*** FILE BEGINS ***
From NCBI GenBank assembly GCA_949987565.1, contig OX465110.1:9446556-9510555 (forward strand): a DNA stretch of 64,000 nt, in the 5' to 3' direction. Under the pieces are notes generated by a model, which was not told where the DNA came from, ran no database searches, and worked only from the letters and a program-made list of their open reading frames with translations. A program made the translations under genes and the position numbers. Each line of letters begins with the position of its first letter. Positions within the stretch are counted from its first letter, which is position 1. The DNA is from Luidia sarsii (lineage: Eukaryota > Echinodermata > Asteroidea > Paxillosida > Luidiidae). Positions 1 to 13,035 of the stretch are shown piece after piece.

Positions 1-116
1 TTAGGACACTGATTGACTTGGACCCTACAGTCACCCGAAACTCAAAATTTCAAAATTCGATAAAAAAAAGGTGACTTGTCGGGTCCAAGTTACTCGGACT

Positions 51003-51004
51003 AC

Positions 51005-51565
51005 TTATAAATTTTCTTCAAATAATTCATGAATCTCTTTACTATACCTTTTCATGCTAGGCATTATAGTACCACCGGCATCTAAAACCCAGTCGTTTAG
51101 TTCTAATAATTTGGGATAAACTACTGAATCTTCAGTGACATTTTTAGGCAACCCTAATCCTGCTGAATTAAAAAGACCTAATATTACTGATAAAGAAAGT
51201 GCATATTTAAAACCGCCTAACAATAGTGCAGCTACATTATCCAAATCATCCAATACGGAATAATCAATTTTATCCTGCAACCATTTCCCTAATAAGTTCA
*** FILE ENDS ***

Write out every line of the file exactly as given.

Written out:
From NCBI GenBank assembly GCA_949987565.1, contig OX465110.1:9446556-9510555 (forward strand): a DNA stretch of 64,000 nt, in the 5' to 3' direction. Under the pieces are notes generated by a model, which was not told where the DNA came from, ran no database searches, and worked only from the letters and a program-made list of their open reading frames with translations. A program made the translations under genes and the position numbers. Each line of letters begins with the position of its first letter. Positions within the stretch are counted from its first letter, which is position 1. The DNA is from Luidia sarsii (lineage: Eukaryota > Echinodermata > Asteroidea > Paxillosida > Luidiidae). Positions 1 to 13,035 of the stretch are shown piece after piece.

Positions 1-116
1 TTAGGACACTGATTGACTTGGACCCTACAGTCACCCGAAACTCAAAATTTCAAAATTCGATAAAAAAAAGGTGACTTGTCGGGTCCAAGTTACTCGGACT

Positions 51003-51004
51003 AC

Positions 51005-51565
51005 TTATAAATTTTCTTCAAATAATTCATGAATCTCTTTACTATACCTTTTCATGCTAGGCATTATAGTACCACCGGCATCTAAAACCCAGTCGTTTAG
51101 TTCTAATAATTTGGGATAAACTACTGAATCTTCAGTGACATTTTTAGGCAACCCTAATCCTGCTGAATTAAAAAGACCTAATATTACTGATAAAGAAAGT
51201 GCATATTTAAAACCGCCTAACAATAGTGCAGCTACATTATCCAAATCATCCAATACGGAATAATCAATTTTATCCTGCAACCATTTCCCTAATAAGTTCA